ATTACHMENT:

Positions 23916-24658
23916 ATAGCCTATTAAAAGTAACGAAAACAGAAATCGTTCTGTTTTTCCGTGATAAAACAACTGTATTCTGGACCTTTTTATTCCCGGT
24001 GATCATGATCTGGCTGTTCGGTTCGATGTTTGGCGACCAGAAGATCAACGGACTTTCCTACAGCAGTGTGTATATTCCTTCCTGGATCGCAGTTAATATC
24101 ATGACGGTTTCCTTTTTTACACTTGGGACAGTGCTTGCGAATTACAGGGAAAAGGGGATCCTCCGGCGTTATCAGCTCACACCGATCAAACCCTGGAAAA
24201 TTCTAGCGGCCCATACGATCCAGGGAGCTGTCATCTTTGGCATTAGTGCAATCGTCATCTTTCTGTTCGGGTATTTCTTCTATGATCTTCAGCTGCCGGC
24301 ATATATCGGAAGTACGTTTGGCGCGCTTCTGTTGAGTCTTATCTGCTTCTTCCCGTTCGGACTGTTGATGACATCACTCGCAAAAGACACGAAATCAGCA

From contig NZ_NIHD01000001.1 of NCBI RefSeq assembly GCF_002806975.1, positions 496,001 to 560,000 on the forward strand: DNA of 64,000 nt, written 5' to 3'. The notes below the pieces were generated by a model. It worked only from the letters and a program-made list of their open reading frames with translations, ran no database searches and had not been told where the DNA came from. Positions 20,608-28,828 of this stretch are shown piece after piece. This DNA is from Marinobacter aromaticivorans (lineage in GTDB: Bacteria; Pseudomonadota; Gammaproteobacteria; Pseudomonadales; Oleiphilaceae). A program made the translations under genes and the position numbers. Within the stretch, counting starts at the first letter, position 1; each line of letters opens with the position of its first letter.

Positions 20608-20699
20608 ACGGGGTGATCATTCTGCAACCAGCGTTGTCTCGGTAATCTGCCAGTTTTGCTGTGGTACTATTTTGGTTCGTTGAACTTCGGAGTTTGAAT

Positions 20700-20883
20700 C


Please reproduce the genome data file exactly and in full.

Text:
Positions 23916-24658
23916 ATAGCCTATTAAAAGTAACGAAAACAGAAATCGTTCTGTTTTTCCGTGATAAAACAACTGTATTCTGGACCTTTTTATTCCCGGT
24001 GATCATGATCTGGCTGTTCGGTTCGATGTTTGGCGACCAGAAGATCAACGGACTTTCCTACAGCAGTGTGTATATTCCTTCCTGGATCGCAGTTAATATC
24101 ATGACGGTTTCCTTTTTTACACTTGGGACAGTGCTTGCGAATTACAGGGAAAAGGGGATCCTCCGGCGTTATCAGCTCACACCGATCAAACCCTGGAAAA
24201 TTCTAGCGGCCCATACGATCCAGGGAGCTGTCATCTTTGGCATTAGTGCAATCGTCATCTTTCTGTTCGGGTATTTCTTCTATGATCTTCAGCTGCCGGC
24301 ATATATCGGAAGTACGTTTGGCGCGCTTCTGTTGAGTCTTATCTGCTTCTTCCCGTTCGGACTGTTGATGACATCACTCGCAAAAGACACGAAATCAGCA

From contig NZ_NIHD01000001.1 of NCBI RefSeq assembly GCF_002806975.1, positions 496,001 to 560,000 on the forward strand: DNA of 64,000 nt, written 5' to 3'. The notes below the pieces were generated by a model. It worked only from the letters and a program-made list of their open reading frames with translations, ran no database searches and had not been told where the DNA came from. Positions 20,608-28,828 of this stretch are shown piece after piece. This DNA is from Marinobacter aromaticivorans (lineage in GTDB: Bacteria; Pseudomonadota; Gammaproteobacteria; Pseudomonadales; Oleiphilaceae). A program made the translations under genes and the position numbers. Within the stretch, counting starts at the first letter, position 1; each line of letters opens with the position of its first letter.

Positions 20608-20699
20608 ACGGGGTGATCATTCTGCAACCAGCGTTGTCTCGGTAATCTGCCAGTTTTGCTGTGGTACTATTTTGGTTCGTTGAACTTCGGAGTTTGAAT

Positions 20700-20883
20700 C